October 21st, 2010
01:50 PM ET

NPR cans Juan Williams, stirs up blogosphere, Twitterati

Many have run to analyst Juan Williams' defense, but some feel NPR was right to can him.

NPR has fired Juan Williams over remarks he made on "The O'Reilly Factor" this week, and there is no shortage of opinions on the analyst's ouster.

Many have jumped to his defense and others have applauded NPR's stand, while a few have expressed concern about the recent firings of journalists who made remarks deemed insensitive or inappropriate. One observer compares the editing of the Williams clip to the video of Shirley Sherrod, which saw the U.S. Department of Agriculture employee fired before her remarks were put into context.

NPR CEO Vivian Schiller said his remarks were inconsistent with NPR's editorial standards and practices and undermined his credibility as a news analyst with NPR.

NPR's ethics code provides some insight into the firing: "In appearing on TV or other media including electronic Web-based forums, NPR journalists should not express views they would not air in their role as an NPR journalist. They should not participate in shows electronic forums, or blogs that encourage punditry and speculation rather than fact-based analysis."

To recap, Fox News Channel's Bill O'Reilly faced heat last week after remarks he made about Muslims on "The View." He was discussing those comments with Williams on "The O'Reilly Factor" when Williams made the remarks NPR found objectionable.

"I mean, look, Bill, I'm not a bigot. You know the kind of books I've written about the civil rights movement in this country," Williams said. "But when I get on a plane, I got to tell you, if I see people who are in Muslim garb and I think, you know, they're identifying themselves first and foremost as Muslims, I get worried. I get nervous."

Here is a roundup of reactions from blogs, columns and tweets around the nation:

Sarah Palin: "NPR defends 1st Amendment Right, but will fire u if u exercise it. Juan Williams: u got taste of Left's hypocrisy, they screwed up firing you"

Slate's William Saletan: "Three months ago, right-wingers clipped a video of [Shirley] Sherrod to make her look like a racist. They circulated the video on the Internet, and the U.S. Department of Agriculture fired her. Now it's happening again. This time, left-wingers have done the editing. They clipped a video of Juan Williams, a commentator for Fox News and NPR, to make him look like an anti-Muslim bigot."

Jeffrey Goldberg, national correspondent for The Atlantic: "There's a larger trend here, the increasing tempo of journalist firings around the issues of Islam, terrorism, and Israel. There is Helen Thomas, of course, as well as Octavia Nasr, who was fired by CNN for praising the radical Shi'a Ayatollah Fadlallah. Helen Thomas is a ridiculous figure, and her comments touched on the Shoah, so I think my position on her firing remains, good riddance, but Nasr's firing seemed unjustified to me, and Williams's removal, so far at least, seems unjustified as well."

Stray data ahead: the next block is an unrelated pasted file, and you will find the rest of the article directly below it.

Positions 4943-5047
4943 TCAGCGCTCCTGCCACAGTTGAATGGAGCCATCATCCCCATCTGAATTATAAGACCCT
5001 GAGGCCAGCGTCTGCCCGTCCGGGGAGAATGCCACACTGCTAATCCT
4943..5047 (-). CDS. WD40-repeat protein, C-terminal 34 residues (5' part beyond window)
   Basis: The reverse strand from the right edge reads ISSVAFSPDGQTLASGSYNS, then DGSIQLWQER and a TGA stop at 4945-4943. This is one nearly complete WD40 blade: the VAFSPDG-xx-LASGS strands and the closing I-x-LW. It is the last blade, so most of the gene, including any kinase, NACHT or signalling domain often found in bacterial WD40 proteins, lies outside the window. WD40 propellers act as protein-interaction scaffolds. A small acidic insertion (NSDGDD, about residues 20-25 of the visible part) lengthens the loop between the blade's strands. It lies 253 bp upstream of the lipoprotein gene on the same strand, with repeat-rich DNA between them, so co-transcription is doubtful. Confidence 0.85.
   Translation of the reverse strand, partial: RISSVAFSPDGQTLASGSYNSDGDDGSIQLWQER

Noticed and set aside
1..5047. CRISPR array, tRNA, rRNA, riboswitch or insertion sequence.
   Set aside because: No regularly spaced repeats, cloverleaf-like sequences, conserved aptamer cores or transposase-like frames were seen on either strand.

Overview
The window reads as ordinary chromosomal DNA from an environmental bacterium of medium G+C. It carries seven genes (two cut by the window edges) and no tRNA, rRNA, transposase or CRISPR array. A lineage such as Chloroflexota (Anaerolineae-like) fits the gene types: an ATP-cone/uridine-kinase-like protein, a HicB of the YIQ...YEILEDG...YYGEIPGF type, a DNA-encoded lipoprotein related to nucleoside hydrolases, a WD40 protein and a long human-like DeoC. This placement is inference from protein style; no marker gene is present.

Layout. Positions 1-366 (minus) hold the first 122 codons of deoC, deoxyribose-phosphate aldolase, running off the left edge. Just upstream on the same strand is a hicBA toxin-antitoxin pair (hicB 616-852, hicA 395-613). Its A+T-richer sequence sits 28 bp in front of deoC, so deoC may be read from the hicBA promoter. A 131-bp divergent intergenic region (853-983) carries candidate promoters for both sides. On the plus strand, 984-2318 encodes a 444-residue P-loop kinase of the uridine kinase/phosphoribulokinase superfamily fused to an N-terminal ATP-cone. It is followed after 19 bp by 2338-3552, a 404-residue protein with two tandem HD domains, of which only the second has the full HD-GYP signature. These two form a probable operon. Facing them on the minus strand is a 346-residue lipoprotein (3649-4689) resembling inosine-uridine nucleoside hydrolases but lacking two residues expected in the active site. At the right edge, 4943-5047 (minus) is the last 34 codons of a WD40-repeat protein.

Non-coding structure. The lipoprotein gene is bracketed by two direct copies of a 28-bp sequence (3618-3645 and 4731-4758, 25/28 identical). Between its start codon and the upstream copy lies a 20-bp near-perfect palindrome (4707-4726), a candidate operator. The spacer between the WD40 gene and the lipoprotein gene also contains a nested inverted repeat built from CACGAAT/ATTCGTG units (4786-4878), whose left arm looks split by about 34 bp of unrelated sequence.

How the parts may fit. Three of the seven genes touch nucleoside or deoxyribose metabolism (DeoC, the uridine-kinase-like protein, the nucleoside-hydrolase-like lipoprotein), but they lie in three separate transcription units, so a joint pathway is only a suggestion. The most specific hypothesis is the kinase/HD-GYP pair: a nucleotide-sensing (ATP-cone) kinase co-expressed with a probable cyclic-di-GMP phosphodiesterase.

The Atlanta Journal-Constitution's Jay Bookman: His denials of bigotry aside, Williams’ remarks this week validated a stereotype of all Muslims as terrorists just as a similar comment about black people — 'When I get on a bus, if I see black people, I get worried, I get nervous' — validates a perception about black people as criminals. There is no qualitative difference between the two stances. A very small percentage of black people are criminals, and a much much smaller percentage of Muslims are terrorists. But once you start defining the much larger group by the activities of that much smaller subset, you start down a very bad road. NPR, in other words, acted appropriately."

Forbes' Conor Friedersdorf: "I don’t think that Mr. Williams should be fired by NPR, or that it’s good practice in general to fire people based on a single remark, however offensive. (There are exceptions. This isn’t one of them.) I say this as someone who is glad that there is a strong social stigma against bigotry. There is an upside to this stigma that is under-appreciated: it signals to some people that bigotry is wrong, even if they don’t quite understand why."

Mike Huckabee: "NPR has discredited itself as a forum for free speech and a protection of the First Amendment rights of all and has solidified itself as the purveyor of politically correct pabulum and protector of views that lean left."

NPR media reporter David Folkenflick: "Williams also warned Fox host Bill O'Reilly agst blaming all Muslims for 'extremists,' saying Christians shouldn't be blamed for Tim McVeigh"

Salon's Glenn Greenwald: "If we're going to fire or otherwise punish people for expressing Prohibited Ideas against various groups, it's long overdue that those standards be applied equally to anti-Muslim animus, now easily one of the most - if not the single most - pervasive, tolerated and dangerous forms of blatant bigotry in America."

Council on American-Islamic Relations' National Executive Director Nihad Awad: "Such irresponsible and inflammatory comments would not be tolerated if they targeted any other racial, ethnic or religious minority, and they should not pass without action by NPR."